Are dental x-rays necessary?

                                              

Most dentists, including Dr. Cheek, agree that limiting exposure to X-rays is important, but X-rays are necessary to find dental problems. When radiographs are not taken, dental and medical issues may go undetected, and your overall health could suffer. X-rays can help find and treat dental problems at X06879an early stage, saving time, money and unnecessary discomfort. How often X-rays (radiographs) should be taken depends on your present oral health, your past dental treatment, your age, your risk for disease, and any signs and symptoms of oral disease you may be experiencing.

 

If you are a new patient, Dr. Cheek may recommend radiographs to determine the present status of your oral health and to help identify changes that may occur later. Because many diseases of theX05800 teeth and surrounding tissues cannot be seen when a dentist examines your mouth, an X-ray examination can help reveal:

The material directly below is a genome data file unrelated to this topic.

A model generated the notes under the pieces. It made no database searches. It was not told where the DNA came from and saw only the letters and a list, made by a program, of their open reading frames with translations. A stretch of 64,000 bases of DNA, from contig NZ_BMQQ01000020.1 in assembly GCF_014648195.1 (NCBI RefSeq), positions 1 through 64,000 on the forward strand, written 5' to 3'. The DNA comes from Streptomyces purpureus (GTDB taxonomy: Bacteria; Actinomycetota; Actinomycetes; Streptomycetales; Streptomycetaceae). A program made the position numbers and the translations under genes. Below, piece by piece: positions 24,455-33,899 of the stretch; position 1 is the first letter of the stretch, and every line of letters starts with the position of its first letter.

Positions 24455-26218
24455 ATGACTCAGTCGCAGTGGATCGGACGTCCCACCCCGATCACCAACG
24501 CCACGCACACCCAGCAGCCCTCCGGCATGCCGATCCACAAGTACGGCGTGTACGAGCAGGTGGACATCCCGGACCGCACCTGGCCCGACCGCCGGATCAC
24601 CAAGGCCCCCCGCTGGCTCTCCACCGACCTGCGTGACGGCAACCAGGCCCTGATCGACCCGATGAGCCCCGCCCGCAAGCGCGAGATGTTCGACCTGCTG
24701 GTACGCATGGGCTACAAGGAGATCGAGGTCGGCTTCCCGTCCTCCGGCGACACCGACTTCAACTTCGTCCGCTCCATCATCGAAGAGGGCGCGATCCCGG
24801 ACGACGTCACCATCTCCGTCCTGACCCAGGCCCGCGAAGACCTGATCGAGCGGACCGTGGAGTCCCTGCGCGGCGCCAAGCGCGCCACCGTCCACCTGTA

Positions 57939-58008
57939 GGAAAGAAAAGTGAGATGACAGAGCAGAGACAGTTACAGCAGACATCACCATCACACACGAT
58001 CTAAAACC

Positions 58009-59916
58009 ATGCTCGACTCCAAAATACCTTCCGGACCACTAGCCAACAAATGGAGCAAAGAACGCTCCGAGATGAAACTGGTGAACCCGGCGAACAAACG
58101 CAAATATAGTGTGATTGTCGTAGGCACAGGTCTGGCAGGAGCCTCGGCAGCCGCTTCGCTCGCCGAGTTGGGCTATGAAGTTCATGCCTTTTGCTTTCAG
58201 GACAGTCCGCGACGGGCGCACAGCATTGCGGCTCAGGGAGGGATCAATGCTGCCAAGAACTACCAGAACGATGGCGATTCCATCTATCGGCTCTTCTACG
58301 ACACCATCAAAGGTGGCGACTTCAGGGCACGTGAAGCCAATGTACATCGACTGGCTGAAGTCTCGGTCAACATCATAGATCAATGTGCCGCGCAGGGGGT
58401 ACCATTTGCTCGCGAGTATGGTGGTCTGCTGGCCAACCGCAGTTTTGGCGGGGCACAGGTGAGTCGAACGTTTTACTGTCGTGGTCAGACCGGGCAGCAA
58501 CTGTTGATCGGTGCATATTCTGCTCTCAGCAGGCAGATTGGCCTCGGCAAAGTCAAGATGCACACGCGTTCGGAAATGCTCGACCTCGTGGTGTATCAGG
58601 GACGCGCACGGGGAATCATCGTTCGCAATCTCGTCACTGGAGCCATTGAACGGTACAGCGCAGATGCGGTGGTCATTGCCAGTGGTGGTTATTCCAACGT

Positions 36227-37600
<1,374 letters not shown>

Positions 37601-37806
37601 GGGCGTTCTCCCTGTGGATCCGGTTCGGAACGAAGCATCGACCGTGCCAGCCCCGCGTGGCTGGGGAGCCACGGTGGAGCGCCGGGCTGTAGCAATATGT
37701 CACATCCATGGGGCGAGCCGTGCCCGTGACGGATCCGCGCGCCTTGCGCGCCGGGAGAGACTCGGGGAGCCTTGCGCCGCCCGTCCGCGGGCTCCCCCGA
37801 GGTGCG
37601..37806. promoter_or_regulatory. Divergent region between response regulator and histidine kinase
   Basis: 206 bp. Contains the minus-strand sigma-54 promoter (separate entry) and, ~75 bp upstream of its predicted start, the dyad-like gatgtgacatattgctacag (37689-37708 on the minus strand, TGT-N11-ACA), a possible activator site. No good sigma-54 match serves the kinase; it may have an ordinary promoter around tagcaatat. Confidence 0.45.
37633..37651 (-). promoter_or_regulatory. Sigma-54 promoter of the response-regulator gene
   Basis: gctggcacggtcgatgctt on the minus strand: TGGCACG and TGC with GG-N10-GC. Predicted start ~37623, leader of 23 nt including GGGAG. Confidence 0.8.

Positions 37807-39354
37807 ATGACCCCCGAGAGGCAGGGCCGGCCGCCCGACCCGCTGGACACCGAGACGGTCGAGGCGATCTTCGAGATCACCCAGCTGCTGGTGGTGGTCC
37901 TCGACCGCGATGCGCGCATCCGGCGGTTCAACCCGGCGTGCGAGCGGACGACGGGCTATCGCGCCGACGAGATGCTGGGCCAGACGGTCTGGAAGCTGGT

With children the major reasons for taking dental radiographs are to detect cavities and to evaluate growth and development so that abnormalities canchild pan be treated before they become serious problems. For example, X-rays can detect the lack of formation of a permanent tooth which would alert Dr. Cheek to take every precaution in maintaining a baby tooth as long as possible so that more complex (and expensive) treatment can be delayed or perhaps even avoided.

While children are more sensitive to x-rays than adults because they are still growing, the amount of radiation from needed dental radiographs is extremely small – equivalent to a few hours of natural background radiation, which we have around us all the time. It is less radiation than they would receive if they made a trip to the mountains (higher background radiation at high altitudes) or flew in an airplane (increased cosmic radiation at flight levels.)

Dr. Cristi Cheek

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